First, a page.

Fiddling is alive and well on the Prairies

The music may be called “Old Time,” but fiddling is alive and well on the Prairies.

Over the past month, summer students from the Kenosee Lake Kitchen Party (KLKP) music camp have travelled across Saskatchewan and Manitoba, playing and teaching fiddle at schools, senior living homes, and dances.

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KLKP is a music camp for all ages and abilities focusing on traditional Canadian music genres. With its focus on nurturing communities through music, outreach was a no-brainer for the camp:

“Our goal throughout the tour was to bring music to under-served groups, like children and the elderly,” said Kitchen Party founder Michele Amy, “by playing at schools and dances, we are not only improving musical programming in communities now, but we are inspiring the next generation to take up music.”

The camp employs an outreach team of summer students through the Canada Summer Job Program who are all adept traditional musicians, including Micah Walbaum, a student from Forget who recently made her debut at Country Thunder; Tristen Durocher, an in-demand musician from Northern Saskatchewan; Marcel Hapel, a Kitchen Party Instructor and current music education student at Brandon University; and Mitchell Dureault, an energetic fiddler from Regina. Durocher and Hapel will also be competing at the Canadian Grand Masters Fiddle Competition this August.

One of the most important aspects of the camp’s outreach was its work at elementary schools in Manitoba and Saskatchewan, where they introduced children to Old Time music and its history. Summer student Tristen Durocher particularly enjoyed his time at Arcola Elementary School:

 “I spent the day playing for each class, and at the end of each session I would give them the chance to try my fiddle. All the kids’ hands shot up!” said Durocher, “I think it’s so important to bring this kind of event into schools, because for many of the kids this was their first time hearing a fiddle in person.”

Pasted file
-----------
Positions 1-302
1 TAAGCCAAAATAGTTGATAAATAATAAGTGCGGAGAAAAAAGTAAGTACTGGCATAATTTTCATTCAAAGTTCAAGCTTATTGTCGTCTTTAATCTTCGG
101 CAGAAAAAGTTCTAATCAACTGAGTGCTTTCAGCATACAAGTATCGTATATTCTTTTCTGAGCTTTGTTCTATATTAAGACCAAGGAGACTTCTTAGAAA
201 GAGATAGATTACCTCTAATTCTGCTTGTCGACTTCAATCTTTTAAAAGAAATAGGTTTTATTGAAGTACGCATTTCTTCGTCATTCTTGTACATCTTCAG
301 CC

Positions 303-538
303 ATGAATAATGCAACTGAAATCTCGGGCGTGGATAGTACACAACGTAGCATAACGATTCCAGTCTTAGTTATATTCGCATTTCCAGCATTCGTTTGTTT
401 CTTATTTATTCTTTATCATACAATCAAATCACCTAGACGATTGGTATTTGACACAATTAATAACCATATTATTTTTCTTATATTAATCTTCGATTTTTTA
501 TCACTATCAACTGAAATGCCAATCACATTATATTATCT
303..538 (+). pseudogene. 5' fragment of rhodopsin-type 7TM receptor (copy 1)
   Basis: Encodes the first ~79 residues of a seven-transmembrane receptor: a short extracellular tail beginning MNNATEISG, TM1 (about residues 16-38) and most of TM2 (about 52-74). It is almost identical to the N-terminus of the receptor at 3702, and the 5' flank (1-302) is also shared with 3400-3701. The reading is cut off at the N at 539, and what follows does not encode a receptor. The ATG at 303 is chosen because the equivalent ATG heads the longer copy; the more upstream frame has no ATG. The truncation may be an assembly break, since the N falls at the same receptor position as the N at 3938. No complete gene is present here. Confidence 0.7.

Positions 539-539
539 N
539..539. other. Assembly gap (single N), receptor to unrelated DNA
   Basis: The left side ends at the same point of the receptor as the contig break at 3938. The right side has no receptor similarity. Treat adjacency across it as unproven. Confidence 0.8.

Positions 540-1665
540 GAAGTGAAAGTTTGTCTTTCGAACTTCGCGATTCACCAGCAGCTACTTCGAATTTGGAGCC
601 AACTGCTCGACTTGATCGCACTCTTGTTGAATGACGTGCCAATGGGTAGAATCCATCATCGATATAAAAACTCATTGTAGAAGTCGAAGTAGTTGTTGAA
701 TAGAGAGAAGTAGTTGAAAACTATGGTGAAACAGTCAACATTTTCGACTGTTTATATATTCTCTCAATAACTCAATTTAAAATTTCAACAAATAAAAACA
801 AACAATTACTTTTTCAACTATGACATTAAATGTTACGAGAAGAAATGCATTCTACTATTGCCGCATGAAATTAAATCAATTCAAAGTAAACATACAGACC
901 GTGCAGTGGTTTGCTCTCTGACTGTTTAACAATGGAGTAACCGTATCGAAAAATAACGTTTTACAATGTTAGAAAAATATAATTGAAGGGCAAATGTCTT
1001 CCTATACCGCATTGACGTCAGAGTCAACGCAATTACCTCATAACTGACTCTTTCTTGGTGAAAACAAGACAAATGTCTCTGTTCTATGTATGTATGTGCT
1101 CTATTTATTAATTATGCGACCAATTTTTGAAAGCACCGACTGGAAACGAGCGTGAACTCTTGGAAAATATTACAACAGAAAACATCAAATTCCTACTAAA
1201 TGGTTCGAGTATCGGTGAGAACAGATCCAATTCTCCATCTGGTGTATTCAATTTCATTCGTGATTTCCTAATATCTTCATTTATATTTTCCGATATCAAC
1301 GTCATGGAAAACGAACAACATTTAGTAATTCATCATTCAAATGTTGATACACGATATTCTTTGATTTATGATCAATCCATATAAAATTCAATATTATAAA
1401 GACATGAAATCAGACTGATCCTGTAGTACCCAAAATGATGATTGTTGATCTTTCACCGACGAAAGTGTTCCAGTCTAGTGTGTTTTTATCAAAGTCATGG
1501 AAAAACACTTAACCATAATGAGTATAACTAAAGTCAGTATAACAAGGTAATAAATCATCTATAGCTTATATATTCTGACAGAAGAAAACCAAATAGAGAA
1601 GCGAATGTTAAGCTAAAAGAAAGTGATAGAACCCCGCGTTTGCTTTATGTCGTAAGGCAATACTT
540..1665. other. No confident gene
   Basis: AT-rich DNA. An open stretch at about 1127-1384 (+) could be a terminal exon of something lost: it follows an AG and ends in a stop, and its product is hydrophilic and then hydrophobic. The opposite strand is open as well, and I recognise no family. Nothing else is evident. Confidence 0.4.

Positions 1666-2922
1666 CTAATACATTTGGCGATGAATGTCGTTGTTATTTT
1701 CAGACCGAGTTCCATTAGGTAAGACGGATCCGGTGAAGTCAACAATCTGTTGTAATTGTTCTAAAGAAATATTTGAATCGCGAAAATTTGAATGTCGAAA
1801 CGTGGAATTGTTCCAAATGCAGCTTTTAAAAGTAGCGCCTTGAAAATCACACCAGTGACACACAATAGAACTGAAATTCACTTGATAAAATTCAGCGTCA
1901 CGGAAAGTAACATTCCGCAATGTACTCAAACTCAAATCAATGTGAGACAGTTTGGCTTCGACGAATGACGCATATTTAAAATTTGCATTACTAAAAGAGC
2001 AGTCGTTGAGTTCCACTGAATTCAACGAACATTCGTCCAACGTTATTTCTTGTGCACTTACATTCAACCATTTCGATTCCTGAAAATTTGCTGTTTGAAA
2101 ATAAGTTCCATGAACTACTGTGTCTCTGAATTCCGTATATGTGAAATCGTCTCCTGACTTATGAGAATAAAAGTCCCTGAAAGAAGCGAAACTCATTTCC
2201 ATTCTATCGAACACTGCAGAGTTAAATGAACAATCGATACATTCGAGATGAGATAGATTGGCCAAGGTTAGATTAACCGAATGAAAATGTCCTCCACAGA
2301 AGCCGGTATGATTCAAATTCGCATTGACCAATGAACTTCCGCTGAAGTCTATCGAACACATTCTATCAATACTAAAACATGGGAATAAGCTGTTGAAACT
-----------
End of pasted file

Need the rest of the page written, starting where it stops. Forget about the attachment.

Durocher and fellow KLKP summer student Micah Walbaum also spent the past week touring the Southeast from Whitewood to Estevan and enjoyed stopping at senior residences to play familiar tunes from times past. One of their stops was at the Bow Valley Villa in Oxbow, where they added another player to their team:

 “One lady in our audience was 98 years old, and was a pianist who used to play for Old Time dances,” remembered Durocher, “After listening to a few of our tunes, some of her friends said “go up and play a few songs with them.” She made her way to the piano bench with her walker, sat down, and started playing Westphalia Waltz, one of my earliest favourites. Micah and I played our fiddles with her music and everybody tapped along and swayed side to side in their seats as though they were all dancing to the waltz. There were many smiles and many closed eyes, faces lost in expressions of remembering.”

Whether it is bringing back the memories of older generations, or giving kids a chance to try something new, fiddle music has something for everyone.

The Kenosee Lake Kitchen Party offers instruction in fiddle, guitar, banjo, mandolin, piano, cello, ukulele, and voice to all ages and abilities. For information, check out kenoseekitchenparty.ca.

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